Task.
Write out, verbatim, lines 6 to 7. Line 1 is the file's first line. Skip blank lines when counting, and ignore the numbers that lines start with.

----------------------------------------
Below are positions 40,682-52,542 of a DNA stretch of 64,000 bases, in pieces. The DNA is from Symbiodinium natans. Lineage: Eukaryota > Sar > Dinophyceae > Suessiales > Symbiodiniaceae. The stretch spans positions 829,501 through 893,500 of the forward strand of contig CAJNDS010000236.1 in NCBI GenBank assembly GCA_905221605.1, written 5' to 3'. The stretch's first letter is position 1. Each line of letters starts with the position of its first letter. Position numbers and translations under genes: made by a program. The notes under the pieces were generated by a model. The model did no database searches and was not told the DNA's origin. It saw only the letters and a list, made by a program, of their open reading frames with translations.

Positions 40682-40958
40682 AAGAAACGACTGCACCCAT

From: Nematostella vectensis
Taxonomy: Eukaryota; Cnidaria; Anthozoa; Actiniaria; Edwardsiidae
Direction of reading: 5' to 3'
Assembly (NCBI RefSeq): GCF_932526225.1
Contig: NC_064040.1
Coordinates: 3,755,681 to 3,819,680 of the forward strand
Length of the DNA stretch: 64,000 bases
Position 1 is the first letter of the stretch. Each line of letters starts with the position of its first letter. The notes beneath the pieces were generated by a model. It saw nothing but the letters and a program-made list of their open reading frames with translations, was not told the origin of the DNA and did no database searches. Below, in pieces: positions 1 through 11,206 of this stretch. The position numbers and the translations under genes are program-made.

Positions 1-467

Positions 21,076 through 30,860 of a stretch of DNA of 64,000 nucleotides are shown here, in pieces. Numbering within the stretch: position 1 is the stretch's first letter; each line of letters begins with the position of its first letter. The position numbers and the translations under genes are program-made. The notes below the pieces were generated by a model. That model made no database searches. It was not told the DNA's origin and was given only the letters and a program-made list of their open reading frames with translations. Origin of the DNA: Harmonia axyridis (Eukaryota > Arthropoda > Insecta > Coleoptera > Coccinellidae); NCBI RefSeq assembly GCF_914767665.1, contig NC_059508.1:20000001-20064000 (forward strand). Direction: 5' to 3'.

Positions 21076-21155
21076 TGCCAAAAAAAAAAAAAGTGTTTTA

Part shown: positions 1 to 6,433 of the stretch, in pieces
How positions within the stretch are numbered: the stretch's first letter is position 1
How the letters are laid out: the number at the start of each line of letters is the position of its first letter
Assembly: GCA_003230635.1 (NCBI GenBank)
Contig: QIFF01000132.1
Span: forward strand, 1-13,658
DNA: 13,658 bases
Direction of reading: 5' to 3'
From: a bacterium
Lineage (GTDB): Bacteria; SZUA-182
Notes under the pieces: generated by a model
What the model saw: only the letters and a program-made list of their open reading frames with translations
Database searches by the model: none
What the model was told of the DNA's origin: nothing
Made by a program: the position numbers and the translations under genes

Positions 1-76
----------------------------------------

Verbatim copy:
Direction of reading: 5' to 3'
Assembly (NCBI RefSeq): GCF_932526225.1